“And I!” she said. “Even when....” She stopped and went on again, looking at him resolutely with her truthful eyes, “Even when I thrust from me my happiness. I always loved you alone, but I was carried away. I ought to tell you.... Can you forgive that?”
“Perhaps it was for the best. You will have to forgive me so much. I ought to tell you...”
This was one of the things he had meant to speak about. He had resolved from the first to tell her two things—that he was not chaste as she was, and that he was not a believer. It was agonizing, but he considered he ought to tell her both these facts.
“No, not now, later!” he said.
“Very well, later, but you must certainly tell me. I’m not afraid of anything. I want to know everything. Now it is settled.”
He added: “Settled that you’ll take me whatever I may be—you won’t give me up? Yes?”
Their conversation was interrupted by Mademoiselle Linon, who with an affected but tender smile came to congratulate her favorite pupil. Before she had gone, the servants came in with their congratulations. Then relations arrived, and there began that state of blissful absurdity from which Levin did not emerge till the day after his wedding. Levin was in a continual state of awkwardness and discomfort, but the intensity of his happiness went on all the while increasing. He felt continually that a great deal was being expected of him—what, he did not know; and he did everything he was told, and it all gave him happiness. He had thought his engagement would have nothing about it like others, that the ordinary conditions of engaged couples would spoil his special happiness; but it ended in his doing exactly as other people did, and his happiness being only increased thereby and becoming more and more special, more and more unlike anything that had ever happened.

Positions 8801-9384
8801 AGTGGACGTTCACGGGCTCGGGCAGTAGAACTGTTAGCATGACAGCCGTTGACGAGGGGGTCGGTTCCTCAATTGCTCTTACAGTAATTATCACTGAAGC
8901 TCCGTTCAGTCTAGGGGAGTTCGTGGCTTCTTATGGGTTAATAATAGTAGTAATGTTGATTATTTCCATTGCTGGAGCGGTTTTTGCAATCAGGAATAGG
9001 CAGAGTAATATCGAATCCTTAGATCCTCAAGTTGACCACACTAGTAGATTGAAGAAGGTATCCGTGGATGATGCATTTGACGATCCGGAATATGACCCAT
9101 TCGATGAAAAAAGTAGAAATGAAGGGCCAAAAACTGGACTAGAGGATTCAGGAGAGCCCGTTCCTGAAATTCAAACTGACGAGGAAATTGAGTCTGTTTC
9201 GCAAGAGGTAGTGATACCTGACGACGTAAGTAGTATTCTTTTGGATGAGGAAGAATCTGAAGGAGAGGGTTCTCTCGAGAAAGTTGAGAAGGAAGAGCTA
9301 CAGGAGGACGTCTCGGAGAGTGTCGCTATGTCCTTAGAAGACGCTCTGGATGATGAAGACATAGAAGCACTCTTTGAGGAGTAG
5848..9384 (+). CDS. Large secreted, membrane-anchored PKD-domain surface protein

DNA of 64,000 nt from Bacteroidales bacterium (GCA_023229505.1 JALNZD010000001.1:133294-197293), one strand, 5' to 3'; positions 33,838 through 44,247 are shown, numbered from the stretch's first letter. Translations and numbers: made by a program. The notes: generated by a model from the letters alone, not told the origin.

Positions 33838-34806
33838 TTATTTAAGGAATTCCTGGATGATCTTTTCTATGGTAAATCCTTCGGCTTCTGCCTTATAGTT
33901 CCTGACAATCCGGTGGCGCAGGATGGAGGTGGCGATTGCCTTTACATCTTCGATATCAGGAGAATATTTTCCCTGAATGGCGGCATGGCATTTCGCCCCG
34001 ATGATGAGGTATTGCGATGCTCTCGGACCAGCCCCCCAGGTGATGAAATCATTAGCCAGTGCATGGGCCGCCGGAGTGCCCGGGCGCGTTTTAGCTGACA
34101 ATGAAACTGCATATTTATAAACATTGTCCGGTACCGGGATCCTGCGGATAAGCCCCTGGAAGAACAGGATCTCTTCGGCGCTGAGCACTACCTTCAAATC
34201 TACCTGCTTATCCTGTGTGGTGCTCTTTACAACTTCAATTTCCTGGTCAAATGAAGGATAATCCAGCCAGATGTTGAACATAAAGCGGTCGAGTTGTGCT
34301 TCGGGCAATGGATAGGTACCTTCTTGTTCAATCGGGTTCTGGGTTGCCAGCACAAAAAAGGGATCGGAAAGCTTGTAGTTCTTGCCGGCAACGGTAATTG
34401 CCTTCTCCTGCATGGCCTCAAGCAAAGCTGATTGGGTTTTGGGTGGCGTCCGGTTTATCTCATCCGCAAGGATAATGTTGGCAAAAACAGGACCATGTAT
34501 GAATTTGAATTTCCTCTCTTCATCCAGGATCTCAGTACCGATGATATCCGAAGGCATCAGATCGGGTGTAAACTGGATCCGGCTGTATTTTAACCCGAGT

“Now we shall have sweetmeats to eat,” said Mademoiselle Linon— and Levin drove off to buy sweetmeats.
“Well, I’m very glad,” said Sviazhsky. “I advise you to get the bouquets from Fomin’s.”
“Oh, are they wanted?” And he drove to Fomin’s.
His brother offered to lend him money, as he would have so many expenses, presents to give....
“Oh, are presents wanted?” And he galloped to Foulde’s.
And at the confectioner’s, and at Fomin’s, and at Foulde’s he saw that he was expected; that they were pleased to see him, and prided themselves on his happiness, just as every one whom he had to do with during those days. What was extraordinary was that everyone not only liked him, but even people previously unsympathetic, cold, and callous, were enthusiastic over him, gave way to him in everything, treated his feeling with tenderness and delicacy, and shared his conviction that he was the happiest man in the world because his betrothed was beyond perfection. Kitty too felt the same thing. When Countess Nordston ventured to hint that she had hoped for something better, Kitty was so angry and proved so conclusively that nothing in the world could be better than Levin, that Countess Nordston had to admit it, and in Kitty’s presence never met Levin without a smile of ecstatic admiration.